OK, now here's where it gets really interesting.

There was another drama behind all of this infighting over Daddy's will and who was going to be king and who was going to prevail before Caesar.

And we all know that every good story really doesn't get great ... until a woman is involved.

In this case, the woman was Herodias, wife of Antipas's half-brother, Philip I. (This was another Philip. Why on earth there were two brothers named Philip ... Anyway, I'm sure somebody can explain that one to me, but it diverts from the story. At any rate, it's not the same Philip who received part of Palestine that we discussed earlier.)

Herodias also happened to be the granddaughter of Herod the Great ... so ... now follow me ... while she was Antipas's sister-in-law, she ALSO was Antipas's NIECE.

Got it?


Understand this.

Antipas divorces his wife to marry his niece, i.e., sister-in-law, what have you ... and he's also the ruler of the region of Galilee. We already know he's arrogant and proud, because think about it. Who in that time or place would have had the guts to go before Caesar Augustus and argue that his father's will should be changed and the kingdom should be ripped from his brother? We're talking a ruthless individual, somebody who would have no hesitancy whatsoever in divorcing a wife and bringing in a new chippy.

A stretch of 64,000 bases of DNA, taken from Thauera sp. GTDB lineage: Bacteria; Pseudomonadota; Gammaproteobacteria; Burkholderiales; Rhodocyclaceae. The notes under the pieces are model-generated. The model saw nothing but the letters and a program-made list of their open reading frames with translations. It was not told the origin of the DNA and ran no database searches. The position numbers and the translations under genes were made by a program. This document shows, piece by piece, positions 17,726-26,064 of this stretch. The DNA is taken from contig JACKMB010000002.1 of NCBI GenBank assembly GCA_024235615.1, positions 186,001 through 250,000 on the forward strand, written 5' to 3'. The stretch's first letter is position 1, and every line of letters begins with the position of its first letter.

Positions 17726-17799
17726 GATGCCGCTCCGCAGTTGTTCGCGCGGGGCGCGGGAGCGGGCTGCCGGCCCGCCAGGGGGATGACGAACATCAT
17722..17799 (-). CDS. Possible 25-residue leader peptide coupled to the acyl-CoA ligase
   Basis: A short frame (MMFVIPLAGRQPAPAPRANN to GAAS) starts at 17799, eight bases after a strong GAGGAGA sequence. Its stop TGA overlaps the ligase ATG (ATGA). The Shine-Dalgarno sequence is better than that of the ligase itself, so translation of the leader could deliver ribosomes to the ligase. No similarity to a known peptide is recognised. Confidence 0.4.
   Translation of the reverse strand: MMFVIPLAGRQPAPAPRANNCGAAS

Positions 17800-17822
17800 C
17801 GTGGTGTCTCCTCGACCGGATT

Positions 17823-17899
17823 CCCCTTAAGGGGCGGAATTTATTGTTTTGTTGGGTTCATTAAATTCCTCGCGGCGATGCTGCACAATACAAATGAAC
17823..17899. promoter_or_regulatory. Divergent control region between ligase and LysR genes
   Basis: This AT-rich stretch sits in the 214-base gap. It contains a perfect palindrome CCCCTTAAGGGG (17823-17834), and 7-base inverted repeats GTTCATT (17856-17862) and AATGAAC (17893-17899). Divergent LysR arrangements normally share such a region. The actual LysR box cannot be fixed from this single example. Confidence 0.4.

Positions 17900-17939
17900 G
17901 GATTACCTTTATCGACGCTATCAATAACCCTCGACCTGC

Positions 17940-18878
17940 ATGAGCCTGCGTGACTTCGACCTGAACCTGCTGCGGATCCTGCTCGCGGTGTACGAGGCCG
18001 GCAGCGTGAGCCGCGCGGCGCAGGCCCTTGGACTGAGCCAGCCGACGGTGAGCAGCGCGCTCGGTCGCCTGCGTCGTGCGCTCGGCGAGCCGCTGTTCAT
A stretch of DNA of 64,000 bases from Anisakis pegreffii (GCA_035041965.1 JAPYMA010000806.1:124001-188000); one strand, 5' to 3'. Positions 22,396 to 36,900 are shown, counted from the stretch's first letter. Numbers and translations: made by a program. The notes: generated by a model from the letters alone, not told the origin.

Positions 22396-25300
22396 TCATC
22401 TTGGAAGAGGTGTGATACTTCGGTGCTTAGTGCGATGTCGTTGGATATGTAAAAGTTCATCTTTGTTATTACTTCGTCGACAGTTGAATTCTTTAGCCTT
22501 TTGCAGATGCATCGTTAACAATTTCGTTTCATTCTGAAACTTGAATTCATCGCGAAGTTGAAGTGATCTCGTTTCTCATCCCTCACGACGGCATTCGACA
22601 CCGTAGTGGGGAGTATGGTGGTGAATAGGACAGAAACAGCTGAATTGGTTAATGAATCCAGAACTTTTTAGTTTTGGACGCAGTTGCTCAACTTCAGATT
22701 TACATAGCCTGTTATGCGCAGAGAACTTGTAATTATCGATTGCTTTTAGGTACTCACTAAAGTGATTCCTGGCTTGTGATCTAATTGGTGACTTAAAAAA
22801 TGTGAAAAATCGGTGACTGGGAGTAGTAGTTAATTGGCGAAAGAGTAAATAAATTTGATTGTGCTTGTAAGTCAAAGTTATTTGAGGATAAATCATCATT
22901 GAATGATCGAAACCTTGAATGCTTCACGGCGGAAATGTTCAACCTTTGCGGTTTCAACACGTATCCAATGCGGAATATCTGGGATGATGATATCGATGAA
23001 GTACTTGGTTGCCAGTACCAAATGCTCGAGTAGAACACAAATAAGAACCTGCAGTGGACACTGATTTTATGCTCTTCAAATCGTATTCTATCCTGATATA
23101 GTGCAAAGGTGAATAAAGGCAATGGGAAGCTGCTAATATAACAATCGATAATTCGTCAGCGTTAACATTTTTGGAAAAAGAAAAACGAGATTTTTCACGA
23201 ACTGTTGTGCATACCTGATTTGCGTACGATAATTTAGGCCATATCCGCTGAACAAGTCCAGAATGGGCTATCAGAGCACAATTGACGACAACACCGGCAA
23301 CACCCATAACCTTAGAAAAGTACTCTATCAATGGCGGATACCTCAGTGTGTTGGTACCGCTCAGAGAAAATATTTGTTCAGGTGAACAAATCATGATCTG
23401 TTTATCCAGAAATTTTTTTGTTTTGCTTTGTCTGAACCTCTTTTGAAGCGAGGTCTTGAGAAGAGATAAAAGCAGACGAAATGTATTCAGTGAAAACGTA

Also, while Antipas was in Rome arguing about this will before Caesar, all hell was breaking loose in Palestine. A group of rabble-rousers led by a guy named Judas, son of Hezekiah, attacked a palace in Galilee called Sepphoris. They took money and weapons and did a nice job terrorizing everybody.

It's important that you understand that Palestine/Israel at the time was anti-Rome for a number of reasons, and the people were going crazy. Everyone was on the lookout for the promised Messiah. And anybody who stood up to Rome and the establishment got attention. False prophets were rampant. 

And here comes John the Baptist. He's getting lots of attention from the religious leaders, who come out to where he was baptizing to point-blank ask him if he was the Messiah. And he has thousands of people following him around, for the reasons we just stated.

But it wasn't enough for John to baptize and prophecy that a Messiah was on the way. 

Oh. No.

John, like every good rebel, found a target to antagonize: Herod Antipas.

John preached against Antipas's adultery with his sister-in-law/niece. And because of his popular following, and because there was so much tension and hatred of Rome, and because there had been a very successful uprising against that palace while Antipas was away, and because the religious leaders actually thought John could be The Messiah ....

Antipas was afraid.

This tough, ruthless guy, this Michael Corleone of First Century Palestine, was actually afraid of John the Baptist.

And who was in the middle of John's ministry? Who was the first person we read about in the Gospel of John when John the Baptist starts talking?


Tune in for the next part of the story ...